17

If you're using systemd-nspawn, start up your container with the --capability=CAP_MKNOD command line switch. This will allow you to create device nodes inside your container. Then create a loop device like this: # mknod /dev/loop0 b 7 0 Remember that this loop device is shared with the host and is called /dev/loop0 there as well. And that it is now ...


9

Loop devices are provided by a kernel module. Therefore, you need special privileges to access them. You also need them to be exposed into your container, or you need to manually create the device files. The quick answer docker run --privileged=true ... An alternative sudo losetup /dev/loop0 test.img mount /dev/loop0 /mnt docker run -v /mnt:/mnt ... ...


8

For some reason this has worked losetup /dev/loop0 <vmdk file> kpartx -av /dev/loop0 mount /dev/mapper/loop0p1 /mount/point I have no idea why this worked and not the above method. If you have any explanation, please let me know.


5

The lack of output from losetup -a, and that fact that losetup -f gives you the first free device as /dev/loop0, shows that you haven't yet associated that loopback device with any physical storage. What unused physical partition or LVM volume do you wish to use as the actual storage for your loopback encrypted device? If it's, say, /dev/sd2a, then bind ...


4

Yes, you can use a file for L2ARC. You don't even need the loopback mount: you can simply issue zpool add tank cache <absolute_file_path> That said, L2ARC is only useful in specific circumstances, so it is not granted that it will improve your situation.


3

This is what I've gathered by poking around the source for util-linux-ng 2.17.2, which was included with CentOS 6: On kernels < 2.6.37, Linux requires that an entry be written to /etc/mtab for loop mounted filesystems in order to autoclear the loop device later. If /etc/mtab is not writable at mount time or the entry was removed from /etc/mtab then the ...


3

You might create a gzip compressed ZFS pool based on plain files and store your logs on it. There would be no need to do anything else than writing the logs there. They will, from the outset, only use their compressed size in the ZFS file systems. You will be able to read the data afterwards (grep, find, less, and so on), and even modify, delete them even ...


3

it's ancient topic, I know, but answer may hopefuly be useful for future generation of script programmers I found at least some answer to referred question being in travel: all devices can be displayed with $ losetup -a /dev/loop0: [2065]:25 (/mnt/live/memory/data/slax/01-core.sb) /dev/loop1: [2065]:26 (/mnt/live/memory/data/slax/02-xorg.sb) /dev/loop2: ...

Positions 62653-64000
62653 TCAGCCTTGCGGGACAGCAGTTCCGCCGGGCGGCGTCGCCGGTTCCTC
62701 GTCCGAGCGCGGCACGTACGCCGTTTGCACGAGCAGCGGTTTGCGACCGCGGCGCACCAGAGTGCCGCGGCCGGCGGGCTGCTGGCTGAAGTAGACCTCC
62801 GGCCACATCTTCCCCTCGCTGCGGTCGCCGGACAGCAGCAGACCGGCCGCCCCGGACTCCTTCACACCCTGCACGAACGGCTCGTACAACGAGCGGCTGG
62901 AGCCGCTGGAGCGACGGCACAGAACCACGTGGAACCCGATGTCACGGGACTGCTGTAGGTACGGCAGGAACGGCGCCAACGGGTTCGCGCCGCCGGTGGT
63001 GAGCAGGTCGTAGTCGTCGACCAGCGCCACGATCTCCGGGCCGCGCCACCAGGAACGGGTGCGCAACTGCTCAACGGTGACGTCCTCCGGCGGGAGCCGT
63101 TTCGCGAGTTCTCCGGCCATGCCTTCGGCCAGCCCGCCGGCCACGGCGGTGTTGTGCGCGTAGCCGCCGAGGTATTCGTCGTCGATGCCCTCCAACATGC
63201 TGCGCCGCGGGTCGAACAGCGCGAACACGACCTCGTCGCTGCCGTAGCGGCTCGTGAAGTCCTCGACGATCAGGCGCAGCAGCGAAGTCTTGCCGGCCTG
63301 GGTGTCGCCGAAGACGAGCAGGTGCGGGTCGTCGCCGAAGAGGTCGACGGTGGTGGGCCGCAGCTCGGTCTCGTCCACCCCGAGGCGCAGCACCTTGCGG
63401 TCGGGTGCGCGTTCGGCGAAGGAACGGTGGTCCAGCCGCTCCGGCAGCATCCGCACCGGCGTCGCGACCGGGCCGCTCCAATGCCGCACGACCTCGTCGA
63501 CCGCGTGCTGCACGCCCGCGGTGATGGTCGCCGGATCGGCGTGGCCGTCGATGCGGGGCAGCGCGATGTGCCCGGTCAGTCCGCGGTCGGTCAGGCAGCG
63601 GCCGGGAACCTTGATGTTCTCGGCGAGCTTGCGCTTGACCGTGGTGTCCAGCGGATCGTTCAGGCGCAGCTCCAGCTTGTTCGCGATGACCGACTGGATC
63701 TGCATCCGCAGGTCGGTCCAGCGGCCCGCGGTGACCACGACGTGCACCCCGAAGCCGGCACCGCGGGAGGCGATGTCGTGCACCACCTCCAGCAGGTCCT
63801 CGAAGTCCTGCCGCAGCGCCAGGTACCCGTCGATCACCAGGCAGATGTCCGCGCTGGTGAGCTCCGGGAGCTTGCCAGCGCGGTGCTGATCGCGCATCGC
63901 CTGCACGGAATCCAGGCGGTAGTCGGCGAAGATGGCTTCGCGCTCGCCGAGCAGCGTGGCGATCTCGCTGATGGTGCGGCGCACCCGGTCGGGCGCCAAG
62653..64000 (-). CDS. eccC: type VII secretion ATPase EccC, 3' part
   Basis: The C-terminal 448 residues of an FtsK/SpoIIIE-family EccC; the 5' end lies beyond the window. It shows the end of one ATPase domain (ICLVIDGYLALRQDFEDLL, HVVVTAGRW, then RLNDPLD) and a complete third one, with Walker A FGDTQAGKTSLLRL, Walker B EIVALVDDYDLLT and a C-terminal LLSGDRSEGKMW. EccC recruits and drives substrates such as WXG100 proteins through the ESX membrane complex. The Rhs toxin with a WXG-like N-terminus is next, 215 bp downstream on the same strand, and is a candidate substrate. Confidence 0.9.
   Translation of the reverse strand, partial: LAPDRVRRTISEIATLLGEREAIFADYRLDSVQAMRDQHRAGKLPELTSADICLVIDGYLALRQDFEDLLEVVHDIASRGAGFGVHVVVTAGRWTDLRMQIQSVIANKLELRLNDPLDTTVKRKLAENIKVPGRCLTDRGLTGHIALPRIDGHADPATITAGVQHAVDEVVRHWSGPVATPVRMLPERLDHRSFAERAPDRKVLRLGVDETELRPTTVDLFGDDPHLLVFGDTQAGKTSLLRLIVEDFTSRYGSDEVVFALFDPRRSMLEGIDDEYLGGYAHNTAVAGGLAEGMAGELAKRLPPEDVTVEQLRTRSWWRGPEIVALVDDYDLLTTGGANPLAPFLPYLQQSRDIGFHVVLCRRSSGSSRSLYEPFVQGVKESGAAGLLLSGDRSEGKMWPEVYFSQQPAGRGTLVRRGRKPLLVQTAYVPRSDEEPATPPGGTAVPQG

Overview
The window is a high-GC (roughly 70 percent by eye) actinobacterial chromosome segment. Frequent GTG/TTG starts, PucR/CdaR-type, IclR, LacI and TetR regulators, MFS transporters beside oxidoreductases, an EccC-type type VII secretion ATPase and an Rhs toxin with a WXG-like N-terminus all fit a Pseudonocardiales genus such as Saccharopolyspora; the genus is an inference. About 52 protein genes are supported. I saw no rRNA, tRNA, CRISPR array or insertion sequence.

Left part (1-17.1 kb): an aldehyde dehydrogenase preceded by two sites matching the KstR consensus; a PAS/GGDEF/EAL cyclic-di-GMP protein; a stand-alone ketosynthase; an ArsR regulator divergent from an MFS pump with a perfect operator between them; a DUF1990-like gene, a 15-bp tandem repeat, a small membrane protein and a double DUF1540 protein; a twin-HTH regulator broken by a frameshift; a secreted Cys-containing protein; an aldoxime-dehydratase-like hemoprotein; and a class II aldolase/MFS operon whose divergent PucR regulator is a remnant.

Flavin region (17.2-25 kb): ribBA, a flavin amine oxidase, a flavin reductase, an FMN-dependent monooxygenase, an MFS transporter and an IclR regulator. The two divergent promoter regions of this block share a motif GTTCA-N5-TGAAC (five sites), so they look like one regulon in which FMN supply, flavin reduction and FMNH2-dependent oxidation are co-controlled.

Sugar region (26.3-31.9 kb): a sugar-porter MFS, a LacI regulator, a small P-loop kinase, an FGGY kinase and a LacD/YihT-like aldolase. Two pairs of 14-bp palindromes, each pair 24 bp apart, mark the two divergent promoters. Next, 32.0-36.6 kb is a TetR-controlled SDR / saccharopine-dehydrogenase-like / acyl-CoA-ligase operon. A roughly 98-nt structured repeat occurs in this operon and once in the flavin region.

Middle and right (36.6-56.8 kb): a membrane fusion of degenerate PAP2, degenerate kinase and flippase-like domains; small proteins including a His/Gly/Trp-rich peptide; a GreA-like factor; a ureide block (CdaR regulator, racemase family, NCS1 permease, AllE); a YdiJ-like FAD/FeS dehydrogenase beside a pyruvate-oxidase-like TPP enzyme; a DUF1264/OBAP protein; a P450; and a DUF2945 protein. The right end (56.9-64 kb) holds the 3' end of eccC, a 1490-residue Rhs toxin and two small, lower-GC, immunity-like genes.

2

I think your assumption about things going into read only mode when the connection to the network drive is lost is correct. I made a simple test with a just a small file on a Samba share and the same thing happens if I yank the network cable. As for a solution to the problem, I would go about it like this: Depending on how you actually do the backup, I ...


2

I know logrotate has been suggested for you here, but if you'd still would like to go forward with the compressed filesystem idea, why wouldn't you create those only after the day is over? Your shell script would then calculate the size of the logging folder, create the loopback device file of needed size, mount the loopback image, move the log files there, ...


2

You should investigate the use of logrotate(8) to help manage your log files. It can be configured to rename your files to a specific date format and compress them automatically. You can also configure it to keep a specified number of logs (and many other things). Once you have it set up like you want you can basically forget about it. Also, take a look at ...


2

TL;DR: it appears not to be a kernel issue, but the mount command not behaving as expected by not setting the loop device's LO_FLAGS_AUTOCLEAR flag. Using a more recent out-of-distribution mount command should probably solve it. Stracing a (recent system's) command mount, led me to loop(4)'s flag LO_FLAGS_AUTOCLEAR: LO_FLAGS_AUTOCLEAR (since Linux 2.6.25) ...


2

You should only disable spanning tree if you do not use Layer2. If all ports on your switch are Layer3 interfaces, you cannot have a loop and your endpoints are routed, each with a private subnet. Otherwise keep it on! Update There is a difference between OFF and not configured, with 2 switches I would leave them unconfigured, in most switches disabling ...


1

Yes, unless you use spanning tree (or a vendor specific equivalent like EAPS) to create a loop free network you will have problems, LACP does in no way help you to prevent loops, it was not designed to do so. You either make one of the paths in the triangle blocking with spanning tree, or perhaps (if your equipment supports this) create a virtual chassis ...


1

The information is available with /sbin/losetup -a.


1

You can disable STP but you shouldn't. Why? When someone connects two switch ports together your network will go down without STP. Leaving it on doesn't hurt a bit.


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